Well, I was finally able to get my story out on the news.
Sure, it took some inappropriate questioning from the Department of Justice to upset my lawyer.
But my story is finally out there.
My lawyer, Mathew Farrell, obviously knows how to work with the media, which helps.
And it took a receptive reporter to take an interest in this story.
So far only three reporters have shown any interest in this matter:
And now Jill Croteau.
Jill Croteau with Global News in Calgary conducted the interview. The videographer was Sergio Magro.
Sergio came to my apartment and set up his camera and lighting. Jill conducted the interview via Facetime from Calgary.
This isn’t the first interview that I’ve had. I was interviewed in my apartment in much the same manner by another network a few years ago, but the decision was made to scrap the interview and instead turn my story and the story of the 25 kids from Canadian Forces Base Namao into some sort of “click your own adventure” time line curiosity.
Jill asked good questions and wasn’t afraid to inquire about my desire for M.A.i.D.
The subject of M.A.i.D. and my death is probably what scares most media away. Suicide is a very verboten subject in North America. Death itself is almost never talked about in the media unless it’s an unplanned event like a murder or a car collision. But the idea of ending one’s own life on purpose is enough to scare away just about everyone. So I was relived that Jill was willing to discuss this.
The interview went on for close to an hour, and I was terrified that when I saw the news story that I would have appeared rambling and incoherent. But Jill, Sergio, and their crew were able to edit and trim the video in such a way that the story was presented in a professional manner and all relevant topics were discussed.
I didn’t actually watch the interview until yesterday. I’ve never really liked hearing my own voice. I think that’s one of the reasons that I haven’t followed through on my vlog too much. Guess maybe I’ll have to try and give it another shot.
Here is the link to the interview:
Now the question is, how do I keep the momentum going on this?
The Department of Justice has already stated their intentions of dragging this matter out for as long as possible. And I don’t for a minute doubt that they would do so. My babysitter and Captain McRae’s altar boy, P.S., filed suite against the DND back in March of 2001. The Department of Justice dragged that matter out until November of 2008?
Because they could.
And from reading the documents that I received from the Department of Justice when they represented the DND, the DOJ was trying to find any little bit of case law that they could use to show that the DND wasn’t responsible for children living on military bases who were sexually abused by military personnel.
Another reason that the Department of Justice would have delayed P.S.’s civil action for as long as possible is they were obviously hoping that P.S. would abandon his action.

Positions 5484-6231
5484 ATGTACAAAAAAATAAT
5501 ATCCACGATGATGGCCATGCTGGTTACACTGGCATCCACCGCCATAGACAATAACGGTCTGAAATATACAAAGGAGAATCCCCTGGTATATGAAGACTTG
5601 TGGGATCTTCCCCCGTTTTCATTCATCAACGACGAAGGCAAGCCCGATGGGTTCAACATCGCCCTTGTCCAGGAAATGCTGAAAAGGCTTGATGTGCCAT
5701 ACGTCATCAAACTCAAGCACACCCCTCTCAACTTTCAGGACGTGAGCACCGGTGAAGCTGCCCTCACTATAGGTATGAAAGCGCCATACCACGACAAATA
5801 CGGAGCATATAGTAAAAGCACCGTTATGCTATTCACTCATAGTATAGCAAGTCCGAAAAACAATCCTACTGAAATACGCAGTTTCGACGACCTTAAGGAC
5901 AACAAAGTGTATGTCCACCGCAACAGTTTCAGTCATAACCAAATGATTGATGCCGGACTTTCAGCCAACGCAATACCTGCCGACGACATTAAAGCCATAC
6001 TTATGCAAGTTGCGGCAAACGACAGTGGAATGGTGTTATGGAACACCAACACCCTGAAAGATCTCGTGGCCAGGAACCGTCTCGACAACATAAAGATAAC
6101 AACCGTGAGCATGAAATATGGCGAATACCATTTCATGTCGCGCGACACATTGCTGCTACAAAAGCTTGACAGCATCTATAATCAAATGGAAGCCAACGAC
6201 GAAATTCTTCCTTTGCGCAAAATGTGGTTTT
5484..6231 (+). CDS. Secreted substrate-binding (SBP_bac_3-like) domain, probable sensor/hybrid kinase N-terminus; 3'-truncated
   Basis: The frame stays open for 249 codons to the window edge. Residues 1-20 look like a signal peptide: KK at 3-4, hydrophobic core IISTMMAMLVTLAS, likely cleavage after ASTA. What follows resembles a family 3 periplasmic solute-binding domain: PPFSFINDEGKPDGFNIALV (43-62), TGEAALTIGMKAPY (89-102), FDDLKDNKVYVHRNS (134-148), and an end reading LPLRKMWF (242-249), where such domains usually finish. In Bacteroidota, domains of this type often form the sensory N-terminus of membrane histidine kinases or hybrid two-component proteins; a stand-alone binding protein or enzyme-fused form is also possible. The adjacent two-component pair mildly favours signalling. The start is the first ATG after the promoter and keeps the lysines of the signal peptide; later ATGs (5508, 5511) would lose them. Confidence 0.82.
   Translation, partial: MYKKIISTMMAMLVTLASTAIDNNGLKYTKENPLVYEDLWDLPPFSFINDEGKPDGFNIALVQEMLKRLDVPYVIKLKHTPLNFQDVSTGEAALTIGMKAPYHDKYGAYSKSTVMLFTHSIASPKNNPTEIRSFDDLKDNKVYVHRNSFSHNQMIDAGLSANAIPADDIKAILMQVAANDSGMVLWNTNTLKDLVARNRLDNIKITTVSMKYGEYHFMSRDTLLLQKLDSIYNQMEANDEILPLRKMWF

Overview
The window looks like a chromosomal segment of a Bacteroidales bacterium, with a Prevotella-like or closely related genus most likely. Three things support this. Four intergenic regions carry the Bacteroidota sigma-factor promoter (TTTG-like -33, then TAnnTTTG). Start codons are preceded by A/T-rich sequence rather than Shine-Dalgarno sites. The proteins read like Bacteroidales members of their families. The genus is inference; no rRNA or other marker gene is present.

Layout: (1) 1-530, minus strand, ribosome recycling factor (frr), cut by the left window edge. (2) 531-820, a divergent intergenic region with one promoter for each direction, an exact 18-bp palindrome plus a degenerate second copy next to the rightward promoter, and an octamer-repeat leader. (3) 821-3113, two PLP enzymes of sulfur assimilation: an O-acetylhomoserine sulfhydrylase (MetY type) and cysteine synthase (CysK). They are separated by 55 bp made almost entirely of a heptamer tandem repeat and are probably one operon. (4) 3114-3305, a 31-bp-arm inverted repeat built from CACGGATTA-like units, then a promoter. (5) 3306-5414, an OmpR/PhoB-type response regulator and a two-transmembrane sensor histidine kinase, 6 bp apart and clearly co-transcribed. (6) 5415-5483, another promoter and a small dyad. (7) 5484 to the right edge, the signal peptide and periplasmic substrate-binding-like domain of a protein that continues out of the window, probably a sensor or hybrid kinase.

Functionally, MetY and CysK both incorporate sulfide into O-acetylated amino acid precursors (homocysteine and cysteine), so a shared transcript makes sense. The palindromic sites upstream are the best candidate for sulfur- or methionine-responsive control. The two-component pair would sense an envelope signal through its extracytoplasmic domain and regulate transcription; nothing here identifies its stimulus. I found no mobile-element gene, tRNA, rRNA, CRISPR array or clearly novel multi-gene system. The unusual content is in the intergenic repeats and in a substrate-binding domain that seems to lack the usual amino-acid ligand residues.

Don’t forget, the Department of Justice enjoys an unlimited amount of taxpayer funds. They can wait this out for 10, 15, even 20 years if they wanted to.
You can bet that keeping the attention of the media over 10 years is going to be very hard to do. But this too is also what the Department of Justice is counting on.
See, the worst thing for the Department of Justice, the Canadian Armed Forces, and the Department of Justice is for this matter to stick in the media.
The lawyer for the DOJ asked me during the May 6th meeting if I had any knowledge of where the other children from Canadian Forces Base Namao that were sexually abused by Captain McRae and his altar boy, P.S. currently are. I responded to the DOJ lawyer that the unofficial emblem for military dependents is the dandelion. The dandelion was primarily chosen because when the dandelion matures and goes to fluff, the fluff which represents military dependents gets carried around whichever way the wind blows. I explained that military dependents move around a lot as kids. As adults we often live no where near the bases on which we grew up as children. In fact, most of the bases we lived on as kids have long since been shutdown and disposed of. I believe that I said that it would be unfair of the D.O.J. to expect me to be able to come up with all of the names of the children who had been abused by Captain McRae and his altar boy on CFB Namao.
I know for a fact that neither the DND or the Library and Archives Canada maintain records of the children who lived on the bases. Nor does the DND or the Library and Archives Canada maintain a registry of service members who lived in the PMQs over the years.
The only way to get the word out to former military dependents is for the media to keep airing these types of stories. The more these stories are aired, and the more these stories permeate the public consciousness, the more likely that other military dependents will start coming forward.
The DND and the D.O.J. would really prefer that as few people know about this class action as possible. The fewer people that know, the happier the DND and the D.O.J. are. It’s not just my class action they’re afraid of. They’re afraid of the copycat class actions that my class action may inspire.
So again, thanks to David, Nora, Jill, and Sergio.